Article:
df$residual[t] <- df$y[t] - df$forecast[t] if (t > 25) { # Collect 12 residuals before starting anomaly detection df$is_anomaly[t] <- abs(df$residual[t]) > 3 * df$sigma[t]
}

if (df$is_anomaly[t]) { df$y_cleaned[t] <- df$forecast[t] df$residual[t] <- NA_real_
}
}

Note that I decide to start the anomaly detection not before there are 12 residuals for one full seasonal period, as the $$\sigma$$ estimate based on less than a handful of observations can be flaky.

In a plot of the results, the combination of 1-step-ahead prediction and forecast distribution is used to distinguish between expected and anomalous observations, with the decision boundary indicated by the orange ribbon. At time steps where the observed value falls outside the ribbon, the orange line indicates the model prediction that is used to inform the model’s state going forward in place of the anomaly.

Note how the prediction at time t is not affected by the anomaly at time step t-12. Neither is the forecast distribution estimate.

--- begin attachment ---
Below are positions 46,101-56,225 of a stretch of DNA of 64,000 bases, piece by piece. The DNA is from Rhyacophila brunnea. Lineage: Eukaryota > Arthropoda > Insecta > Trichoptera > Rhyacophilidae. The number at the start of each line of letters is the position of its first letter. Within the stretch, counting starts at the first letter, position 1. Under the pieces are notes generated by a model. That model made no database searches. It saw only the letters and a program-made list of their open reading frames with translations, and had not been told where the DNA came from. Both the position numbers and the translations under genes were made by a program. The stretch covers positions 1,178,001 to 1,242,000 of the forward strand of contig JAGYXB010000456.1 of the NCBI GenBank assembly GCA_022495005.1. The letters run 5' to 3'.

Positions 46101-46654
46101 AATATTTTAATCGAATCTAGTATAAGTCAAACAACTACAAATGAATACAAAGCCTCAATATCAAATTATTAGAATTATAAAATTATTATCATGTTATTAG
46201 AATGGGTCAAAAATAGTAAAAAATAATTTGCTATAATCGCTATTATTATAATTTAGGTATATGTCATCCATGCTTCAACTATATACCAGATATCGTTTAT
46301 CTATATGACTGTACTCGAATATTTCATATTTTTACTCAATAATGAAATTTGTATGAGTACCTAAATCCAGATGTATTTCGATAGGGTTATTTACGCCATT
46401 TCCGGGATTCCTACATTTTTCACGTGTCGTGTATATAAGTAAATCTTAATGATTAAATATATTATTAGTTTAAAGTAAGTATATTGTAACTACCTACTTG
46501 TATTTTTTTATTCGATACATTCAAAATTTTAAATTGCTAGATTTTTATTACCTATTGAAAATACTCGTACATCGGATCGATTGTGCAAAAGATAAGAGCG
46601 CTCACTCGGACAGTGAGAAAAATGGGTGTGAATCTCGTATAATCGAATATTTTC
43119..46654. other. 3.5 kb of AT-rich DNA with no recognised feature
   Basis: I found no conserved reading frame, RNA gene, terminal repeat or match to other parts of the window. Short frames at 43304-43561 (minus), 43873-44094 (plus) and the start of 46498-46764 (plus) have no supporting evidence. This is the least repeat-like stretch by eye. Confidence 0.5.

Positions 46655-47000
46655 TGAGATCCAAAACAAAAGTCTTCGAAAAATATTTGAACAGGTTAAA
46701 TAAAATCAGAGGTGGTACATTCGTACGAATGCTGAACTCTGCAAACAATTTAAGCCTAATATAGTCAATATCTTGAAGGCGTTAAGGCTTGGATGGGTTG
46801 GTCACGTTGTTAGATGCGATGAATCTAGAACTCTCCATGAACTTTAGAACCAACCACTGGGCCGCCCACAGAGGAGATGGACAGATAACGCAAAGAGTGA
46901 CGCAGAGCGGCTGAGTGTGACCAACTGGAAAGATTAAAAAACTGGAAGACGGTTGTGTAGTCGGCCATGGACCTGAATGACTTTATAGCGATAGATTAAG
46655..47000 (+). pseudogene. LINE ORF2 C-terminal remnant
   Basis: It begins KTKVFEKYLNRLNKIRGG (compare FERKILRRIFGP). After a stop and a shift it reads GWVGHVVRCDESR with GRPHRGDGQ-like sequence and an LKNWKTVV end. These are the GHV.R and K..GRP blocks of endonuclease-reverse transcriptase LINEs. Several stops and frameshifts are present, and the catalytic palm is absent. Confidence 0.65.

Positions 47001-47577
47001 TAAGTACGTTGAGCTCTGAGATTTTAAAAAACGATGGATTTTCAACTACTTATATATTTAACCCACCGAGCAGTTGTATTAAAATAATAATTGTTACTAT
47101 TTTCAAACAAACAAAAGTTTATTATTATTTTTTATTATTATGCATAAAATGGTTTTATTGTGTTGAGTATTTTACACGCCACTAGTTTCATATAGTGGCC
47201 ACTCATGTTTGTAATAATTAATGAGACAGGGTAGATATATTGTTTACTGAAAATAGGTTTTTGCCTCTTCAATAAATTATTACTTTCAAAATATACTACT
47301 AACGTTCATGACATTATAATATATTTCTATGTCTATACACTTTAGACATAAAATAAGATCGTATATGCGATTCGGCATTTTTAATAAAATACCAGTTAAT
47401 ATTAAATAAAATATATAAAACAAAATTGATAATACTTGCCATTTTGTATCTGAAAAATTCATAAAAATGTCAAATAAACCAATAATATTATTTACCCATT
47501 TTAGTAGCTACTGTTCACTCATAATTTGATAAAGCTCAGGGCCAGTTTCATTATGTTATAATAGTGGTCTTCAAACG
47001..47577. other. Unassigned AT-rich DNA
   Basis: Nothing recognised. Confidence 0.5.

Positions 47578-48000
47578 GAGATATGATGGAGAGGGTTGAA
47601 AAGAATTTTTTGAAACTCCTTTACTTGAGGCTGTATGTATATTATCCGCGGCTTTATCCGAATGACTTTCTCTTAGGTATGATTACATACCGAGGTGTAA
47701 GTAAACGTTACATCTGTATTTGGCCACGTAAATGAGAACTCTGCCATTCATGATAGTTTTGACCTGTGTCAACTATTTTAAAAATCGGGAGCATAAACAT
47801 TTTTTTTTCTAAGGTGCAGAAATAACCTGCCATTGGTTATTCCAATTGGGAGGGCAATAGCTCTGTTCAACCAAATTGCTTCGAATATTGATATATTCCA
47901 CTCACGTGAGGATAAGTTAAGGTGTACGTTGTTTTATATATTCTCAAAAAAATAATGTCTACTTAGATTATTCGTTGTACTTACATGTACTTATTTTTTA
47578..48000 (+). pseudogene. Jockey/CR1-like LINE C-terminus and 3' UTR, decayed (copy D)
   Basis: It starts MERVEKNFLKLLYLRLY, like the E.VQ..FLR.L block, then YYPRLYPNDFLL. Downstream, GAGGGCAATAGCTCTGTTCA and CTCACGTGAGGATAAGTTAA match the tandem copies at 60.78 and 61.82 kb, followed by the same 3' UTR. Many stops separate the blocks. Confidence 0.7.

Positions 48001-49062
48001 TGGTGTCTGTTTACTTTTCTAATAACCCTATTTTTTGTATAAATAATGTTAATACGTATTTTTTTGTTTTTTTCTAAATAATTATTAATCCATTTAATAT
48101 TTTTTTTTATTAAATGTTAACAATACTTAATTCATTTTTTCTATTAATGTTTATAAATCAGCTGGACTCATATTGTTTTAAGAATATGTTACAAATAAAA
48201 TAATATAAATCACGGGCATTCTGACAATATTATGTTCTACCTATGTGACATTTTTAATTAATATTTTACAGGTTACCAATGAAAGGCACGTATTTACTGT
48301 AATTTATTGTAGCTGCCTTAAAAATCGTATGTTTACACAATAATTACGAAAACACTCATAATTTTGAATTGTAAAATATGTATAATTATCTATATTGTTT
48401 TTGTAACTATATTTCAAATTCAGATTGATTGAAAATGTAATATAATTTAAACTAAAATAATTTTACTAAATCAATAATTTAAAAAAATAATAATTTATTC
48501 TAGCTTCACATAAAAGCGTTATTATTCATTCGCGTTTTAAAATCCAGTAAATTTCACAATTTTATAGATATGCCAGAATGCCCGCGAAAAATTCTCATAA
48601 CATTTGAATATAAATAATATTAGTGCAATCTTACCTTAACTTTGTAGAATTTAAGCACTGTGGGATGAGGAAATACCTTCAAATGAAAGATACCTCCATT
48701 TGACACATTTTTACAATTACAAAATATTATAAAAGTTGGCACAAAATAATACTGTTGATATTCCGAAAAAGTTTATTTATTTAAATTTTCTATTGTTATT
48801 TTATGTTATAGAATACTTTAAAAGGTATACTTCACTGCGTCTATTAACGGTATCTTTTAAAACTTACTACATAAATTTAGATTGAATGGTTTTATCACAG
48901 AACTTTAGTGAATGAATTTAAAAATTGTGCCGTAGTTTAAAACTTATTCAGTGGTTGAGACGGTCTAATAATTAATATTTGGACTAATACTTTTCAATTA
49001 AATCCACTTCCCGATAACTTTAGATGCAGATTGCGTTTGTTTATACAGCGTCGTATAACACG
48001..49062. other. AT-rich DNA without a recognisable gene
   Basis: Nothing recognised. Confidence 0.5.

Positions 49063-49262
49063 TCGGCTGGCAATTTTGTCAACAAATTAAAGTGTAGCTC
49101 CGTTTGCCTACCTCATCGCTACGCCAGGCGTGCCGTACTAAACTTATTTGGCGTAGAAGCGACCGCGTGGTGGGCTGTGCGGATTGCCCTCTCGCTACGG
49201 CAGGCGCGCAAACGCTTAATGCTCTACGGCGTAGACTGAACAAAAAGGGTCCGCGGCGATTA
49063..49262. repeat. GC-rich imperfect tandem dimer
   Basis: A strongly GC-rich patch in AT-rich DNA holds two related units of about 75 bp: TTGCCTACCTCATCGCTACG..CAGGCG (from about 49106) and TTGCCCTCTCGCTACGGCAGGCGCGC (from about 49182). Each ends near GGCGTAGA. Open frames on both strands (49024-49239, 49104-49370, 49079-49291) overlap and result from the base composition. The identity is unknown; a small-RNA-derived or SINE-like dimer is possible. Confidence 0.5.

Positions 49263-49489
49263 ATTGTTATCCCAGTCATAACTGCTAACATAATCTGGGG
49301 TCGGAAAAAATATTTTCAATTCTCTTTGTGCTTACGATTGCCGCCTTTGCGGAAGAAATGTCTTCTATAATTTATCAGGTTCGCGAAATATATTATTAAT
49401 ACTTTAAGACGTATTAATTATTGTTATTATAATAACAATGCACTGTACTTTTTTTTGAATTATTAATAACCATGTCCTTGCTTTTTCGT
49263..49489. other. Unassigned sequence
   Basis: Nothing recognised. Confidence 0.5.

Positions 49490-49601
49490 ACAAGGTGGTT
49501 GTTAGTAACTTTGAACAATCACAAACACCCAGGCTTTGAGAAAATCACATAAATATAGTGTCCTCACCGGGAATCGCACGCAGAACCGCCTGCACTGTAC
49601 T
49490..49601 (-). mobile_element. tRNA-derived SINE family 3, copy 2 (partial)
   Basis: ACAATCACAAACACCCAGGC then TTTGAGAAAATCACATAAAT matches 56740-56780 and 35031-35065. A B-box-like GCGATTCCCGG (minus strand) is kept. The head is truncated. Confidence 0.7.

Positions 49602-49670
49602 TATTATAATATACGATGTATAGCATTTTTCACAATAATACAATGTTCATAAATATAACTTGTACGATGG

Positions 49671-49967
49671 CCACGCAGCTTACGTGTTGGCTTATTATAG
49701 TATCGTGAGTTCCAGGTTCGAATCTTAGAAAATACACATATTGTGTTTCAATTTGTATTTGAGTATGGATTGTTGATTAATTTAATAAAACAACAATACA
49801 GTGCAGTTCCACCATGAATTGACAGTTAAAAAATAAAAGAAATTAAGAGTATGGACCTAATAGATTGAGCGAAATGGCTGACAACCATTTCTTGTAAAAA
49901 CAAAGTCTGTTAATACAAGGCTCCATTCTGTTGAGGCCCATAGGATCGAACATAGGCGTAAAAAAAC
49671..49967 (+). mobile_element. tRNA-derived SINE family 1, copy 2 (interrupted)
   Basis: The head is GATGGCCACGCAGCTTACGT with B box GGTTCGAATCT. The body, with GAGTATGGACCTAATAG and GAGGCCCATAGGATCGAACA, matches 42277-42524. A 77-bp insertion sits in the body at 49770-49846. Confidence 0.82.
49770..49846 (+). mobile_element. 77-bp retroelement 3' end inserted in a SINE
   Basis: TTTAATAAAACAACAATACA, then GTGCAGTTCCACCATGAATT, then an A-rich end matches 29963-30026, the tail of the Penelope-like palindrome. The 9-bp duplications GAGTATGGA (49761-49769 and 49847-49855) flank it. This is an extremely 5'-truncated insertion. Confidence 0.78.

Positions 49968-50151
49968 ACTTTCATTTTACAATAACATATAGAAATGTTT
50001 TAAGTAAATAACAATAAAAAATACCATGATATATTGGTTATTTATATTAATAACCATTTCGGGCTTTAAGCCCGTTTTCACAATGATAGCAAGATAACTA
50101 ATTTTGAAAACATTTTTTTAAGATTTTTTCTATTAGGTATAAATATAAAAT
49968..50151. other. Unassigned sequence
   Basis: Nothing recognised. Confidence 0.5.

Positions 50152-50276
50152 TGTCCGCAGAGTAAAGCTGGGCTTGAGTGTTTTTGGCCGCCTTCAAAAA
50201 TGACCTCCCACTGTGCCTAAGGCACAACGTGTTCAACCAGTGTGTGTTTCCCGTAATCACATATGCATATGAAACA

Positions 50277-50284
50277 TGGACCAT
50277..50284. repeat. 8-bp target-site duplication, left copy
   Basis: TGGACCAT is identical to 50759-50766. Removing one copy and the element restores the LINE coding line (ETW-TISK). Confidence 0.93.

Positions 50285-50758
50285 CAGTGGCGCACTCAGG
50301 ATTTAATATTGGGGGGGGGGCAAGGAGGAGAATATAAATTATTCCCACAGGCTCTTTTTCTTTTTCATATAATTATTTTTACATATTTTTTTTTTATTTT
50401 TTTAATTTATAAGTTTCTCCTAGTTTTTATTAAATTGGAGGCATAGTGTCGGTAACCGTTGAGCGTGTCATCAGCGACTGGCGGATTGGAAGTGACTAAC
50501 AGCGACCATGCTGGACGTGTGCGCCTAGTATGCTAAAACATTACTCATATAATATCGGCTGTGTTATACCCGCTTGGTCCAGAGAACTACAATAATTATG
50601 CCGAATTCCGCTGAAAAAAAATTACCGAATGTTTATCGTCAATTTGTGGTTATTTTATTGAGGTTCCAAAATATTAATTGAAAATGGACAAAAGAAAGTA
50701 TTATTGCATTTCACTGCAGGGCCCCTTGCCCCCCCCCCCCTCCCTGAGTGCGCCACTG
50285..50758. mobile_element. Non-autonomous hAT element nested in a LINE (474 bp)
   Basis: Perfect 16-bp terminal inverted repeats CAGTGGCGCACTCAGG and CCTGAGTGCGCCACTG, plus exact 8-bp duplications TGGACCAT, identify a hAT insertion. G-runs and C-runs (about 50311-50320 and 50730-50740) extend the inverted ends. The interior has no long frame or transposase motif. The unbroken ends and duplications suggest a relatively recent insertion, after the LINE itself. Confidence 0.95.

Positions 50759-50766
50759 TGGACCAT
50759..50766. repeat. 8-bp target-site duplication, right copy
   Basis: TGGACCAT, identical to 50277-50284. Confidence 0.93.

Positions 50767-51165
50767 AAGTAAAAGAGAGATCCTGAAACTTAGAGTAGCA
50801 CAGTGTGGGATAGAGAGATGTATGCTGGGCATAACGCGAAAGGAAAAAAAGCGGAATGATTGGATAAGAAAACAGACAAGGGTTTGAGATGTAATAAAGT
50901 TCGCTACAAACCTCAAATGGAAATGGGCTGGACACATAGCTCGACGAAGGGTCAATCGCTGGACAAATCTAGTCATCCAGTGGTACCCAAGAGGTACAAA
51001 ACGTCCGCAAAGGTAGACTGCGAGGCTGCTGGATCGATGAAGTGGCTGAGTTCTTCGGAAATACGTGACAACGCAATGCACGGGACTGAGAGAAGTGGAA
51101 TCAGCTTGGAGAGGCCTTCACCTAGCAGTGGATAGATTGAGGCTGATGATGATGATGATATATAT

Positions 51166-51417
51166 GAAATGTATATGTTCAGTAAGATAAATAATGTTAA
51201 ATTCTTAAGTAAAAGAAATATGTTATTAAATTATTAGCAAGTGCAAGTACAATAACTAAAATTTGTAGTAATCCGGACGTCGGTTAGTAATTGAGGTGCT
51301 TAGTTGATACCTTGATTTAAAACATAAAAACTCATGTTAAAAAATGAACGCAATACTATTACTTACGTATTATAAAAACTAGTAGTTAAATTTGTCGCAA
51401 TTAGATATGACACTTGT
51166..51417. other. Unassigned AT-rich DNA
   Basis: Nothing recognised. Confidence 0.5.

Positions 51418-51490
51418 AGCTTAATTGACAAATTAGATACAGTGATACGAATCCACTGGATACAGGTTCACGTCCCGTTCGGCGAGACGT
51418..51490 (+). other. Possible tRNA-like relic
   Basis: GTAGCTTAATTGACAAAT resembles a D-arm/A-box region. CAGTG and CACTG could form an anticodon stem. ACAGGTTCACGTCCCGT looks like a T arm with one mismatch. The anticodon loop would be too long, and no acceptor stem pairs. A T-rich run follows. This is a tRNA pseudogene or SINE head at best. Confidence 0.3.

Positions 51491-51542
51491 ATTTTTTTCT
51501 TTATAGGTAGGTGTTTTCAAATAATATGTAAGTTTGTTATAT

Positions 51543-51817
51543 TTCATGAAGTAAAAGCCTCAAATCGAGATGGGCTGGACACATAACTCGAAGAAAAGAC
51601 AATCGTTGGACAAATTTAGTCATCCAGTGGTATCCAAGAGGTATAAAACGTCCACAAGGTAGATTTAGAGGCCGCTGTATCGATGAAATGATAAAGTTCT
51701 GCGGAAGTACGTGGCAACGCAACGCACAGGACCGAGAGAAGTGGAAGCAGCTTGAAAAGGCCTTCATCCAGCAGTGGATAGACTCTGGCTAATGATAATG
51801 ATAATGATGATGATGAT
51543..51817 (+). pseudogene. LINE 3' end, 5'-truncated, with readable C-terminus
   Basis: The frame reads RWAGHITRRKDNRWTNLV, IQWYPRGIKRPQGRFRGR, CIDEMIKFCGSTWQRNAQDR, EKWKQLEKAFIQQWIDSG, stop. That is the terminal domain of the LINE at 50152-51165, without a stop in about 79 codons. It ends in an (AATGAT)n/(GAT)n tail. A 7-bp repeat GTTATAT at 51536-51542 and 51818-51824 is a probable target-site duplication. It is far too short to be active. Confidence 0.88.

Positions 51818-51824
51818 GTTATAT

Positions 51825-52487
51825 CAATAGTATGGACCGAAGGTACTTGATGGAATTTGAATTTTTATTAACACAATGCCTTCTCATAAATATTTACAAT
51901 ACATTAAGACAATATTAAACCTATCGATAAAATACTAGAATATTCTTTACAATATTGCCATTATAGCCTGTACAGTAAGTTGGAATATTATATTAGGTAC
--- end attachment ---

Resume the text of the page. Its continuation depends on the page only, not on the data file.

This would look very different when one gets the update behavior slightly wrong. For example, the following implementation of the loop detects the first anomaly in the same way, but uses it to update the model’s state, leading to subsequently poor predictions and false positives, and fails to detect later anomalies.

# Loop starts when first prediction from Seasonal Naive is possible
for (t in 13:nrow(df)) {
df$forecast[t] <- df$y[t - 12]
df$sigma[t] <- sd(df$residual, na.rm = TRUE)
df$residual[t] <- df$y[t] - df$forecast[t] if (t > 25) { # Collect 12 residuals before starting anomaly detection df$is_anomaly[t] <- abs(df$residual[t]) > 3 * df$sigma[t]
}

if (df$is_anomaly[t]) { df$y_cleaned[t] <- df\$forecast[t]
}